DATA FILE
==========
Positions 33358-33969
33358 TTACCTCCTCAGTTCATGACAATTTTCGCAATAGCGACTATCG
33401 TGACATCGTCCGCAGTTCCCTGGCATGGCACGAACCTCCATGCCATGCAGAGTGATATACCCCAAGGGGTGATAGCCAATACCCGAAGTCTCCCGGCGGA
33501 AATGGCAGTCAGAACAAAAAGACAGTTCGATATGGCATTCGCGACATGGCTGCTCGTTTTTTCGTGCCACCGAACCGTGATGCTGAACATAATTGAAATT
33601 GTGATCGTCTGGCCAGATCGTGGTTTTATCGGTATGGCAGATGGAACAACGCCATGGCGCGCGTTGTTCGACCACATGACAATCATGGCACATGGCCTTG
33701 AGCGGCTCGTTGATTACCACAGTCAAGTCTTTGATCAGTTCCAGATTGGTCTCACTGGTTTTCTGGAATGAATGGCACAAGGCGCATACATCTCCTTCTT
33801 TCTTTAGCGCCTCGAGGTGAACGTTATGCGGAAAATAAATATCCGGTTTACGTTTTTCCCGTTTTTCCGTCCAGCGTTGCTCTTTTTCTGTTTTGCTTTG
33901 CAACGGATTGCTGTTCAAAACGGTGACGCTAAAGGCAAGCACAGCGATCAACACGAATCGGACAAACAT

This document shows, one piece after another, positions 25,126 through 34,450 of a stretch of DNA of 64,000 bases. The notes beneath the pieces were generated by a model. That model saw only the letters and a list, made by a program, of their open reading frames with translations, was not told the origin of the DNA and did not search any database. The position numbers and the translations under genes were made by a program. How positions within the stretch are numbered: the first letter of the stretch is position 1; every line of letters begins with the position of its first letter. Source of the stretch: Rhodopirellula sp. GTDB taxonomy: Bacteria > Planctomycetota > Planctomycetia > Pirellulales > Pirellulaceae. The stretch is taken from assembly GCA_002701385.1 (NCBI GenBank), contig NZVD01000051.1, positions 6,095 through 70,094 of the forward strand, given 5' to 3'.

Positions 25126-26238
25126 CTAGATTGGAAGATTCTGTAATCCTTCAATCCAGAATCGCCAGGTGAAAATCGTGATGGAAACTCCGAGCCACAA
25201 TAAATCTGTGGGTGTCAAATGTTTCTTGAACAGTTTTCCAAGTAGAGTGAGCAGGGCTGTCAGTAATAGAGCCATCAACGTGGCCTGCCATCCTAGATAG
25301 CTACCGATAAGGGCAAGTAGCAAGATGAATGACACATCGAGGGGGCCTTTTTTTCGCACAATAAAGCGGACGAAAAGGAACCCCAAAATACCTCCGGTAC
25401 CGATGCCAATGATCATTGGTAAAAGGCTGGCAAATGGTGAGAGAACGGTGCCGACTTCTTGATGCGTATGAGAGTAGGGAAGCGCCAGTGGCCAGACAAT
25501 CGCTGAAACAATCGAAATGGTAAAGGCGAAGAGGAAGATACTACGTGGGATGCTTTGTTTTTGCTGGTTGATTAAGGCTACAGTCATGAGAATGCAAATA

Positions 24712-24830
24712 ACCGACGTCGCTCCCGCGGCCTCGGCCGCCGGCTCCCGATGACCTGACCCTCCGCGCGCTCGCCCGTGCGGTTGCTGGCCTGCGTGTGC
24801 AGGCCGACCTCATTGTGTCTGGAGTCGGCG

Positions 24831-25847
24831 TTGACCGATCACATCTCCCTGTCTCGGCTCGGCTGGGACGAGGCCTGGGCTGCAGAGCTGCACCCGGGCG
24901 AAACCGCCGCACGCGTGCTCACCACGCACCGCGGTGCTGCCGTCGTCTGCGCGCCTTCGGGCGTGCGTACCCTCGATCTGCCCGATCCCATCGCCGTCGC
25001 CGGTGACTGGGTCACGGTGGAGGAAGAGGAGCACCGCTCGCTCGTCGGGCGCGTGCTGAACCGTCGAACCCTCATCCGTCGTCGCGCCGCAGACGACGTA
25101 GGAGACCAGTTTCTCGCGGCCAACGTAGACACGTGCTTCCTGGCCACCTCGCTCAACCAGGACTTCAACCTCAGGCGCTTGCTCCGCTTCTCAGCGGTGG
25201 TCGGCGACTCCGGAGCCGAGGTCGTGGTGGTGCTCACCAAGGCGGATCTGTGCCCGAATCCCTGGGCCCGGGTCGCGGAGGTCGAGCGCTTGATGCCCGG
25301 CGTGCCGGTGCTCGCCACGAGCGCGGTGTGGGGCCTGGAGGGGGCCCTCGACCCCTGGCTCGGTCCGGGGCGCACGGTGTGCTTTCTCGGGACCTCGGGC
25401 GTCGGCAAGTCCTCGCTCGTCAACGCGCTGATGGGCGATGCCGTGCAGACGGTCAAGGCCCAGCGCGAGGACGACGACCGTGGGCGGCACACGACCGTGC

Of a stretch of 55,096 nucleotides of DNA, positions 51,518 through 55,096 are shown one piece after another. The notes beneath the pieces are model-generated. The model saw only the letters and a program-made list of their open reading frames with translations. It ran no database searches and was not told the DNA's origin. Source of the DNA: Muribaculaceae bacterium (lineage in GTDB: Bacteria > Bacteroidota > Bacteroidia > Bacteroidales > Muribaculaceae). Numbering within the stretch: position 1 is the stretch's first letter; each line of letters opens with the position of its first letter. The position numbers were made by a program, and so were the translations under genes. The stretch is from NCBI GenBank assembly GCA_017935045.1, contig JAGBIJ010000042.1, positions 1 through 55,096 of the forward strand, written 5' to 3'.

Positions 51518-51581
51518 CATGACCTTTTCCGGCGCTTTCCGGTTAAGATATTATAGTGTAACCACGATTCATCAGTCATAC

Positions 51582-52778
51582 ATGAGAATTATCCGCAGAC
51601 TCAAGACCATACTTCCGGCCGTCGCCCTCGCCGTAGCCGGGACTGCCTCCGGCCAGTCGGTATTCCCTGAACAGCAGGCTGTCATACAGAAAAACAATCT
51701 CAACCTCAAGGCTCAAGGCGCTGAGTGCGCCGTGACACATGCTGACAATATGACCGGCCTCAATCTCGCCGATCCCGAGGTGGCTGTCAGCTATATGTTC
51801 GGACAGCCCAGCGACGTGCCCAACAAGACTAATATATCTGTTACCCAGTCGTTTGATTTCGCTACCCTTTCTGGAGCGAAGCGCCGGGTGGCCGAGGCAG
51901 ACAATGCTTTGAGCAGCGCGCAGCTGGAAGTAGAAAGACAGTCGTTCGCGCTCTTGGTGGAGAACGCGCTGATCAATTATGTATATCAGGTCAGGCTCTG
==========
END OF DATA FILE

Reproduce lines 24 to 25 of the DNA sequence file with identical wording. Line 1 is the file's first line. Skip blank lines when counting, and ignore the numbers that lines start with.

25201 TCGGCGACTCCGGAGCCGAGGTCGTGGTGGTGCTCACCAAGGCGGATCTGTGCCCGAATCCCTGGGCCCGGGTCGCGGAGGTCGAGCGCTTGATGCCCGG
25301 CGTGCCGGTGCTCGCCACGAGCGCGGTGTGGGGCCTGGAGGGGGCCCTCGACCCCTGGCTCGGTCCGGGGCGCACGGTGTGCTTTCTCGGGACCTCGGGC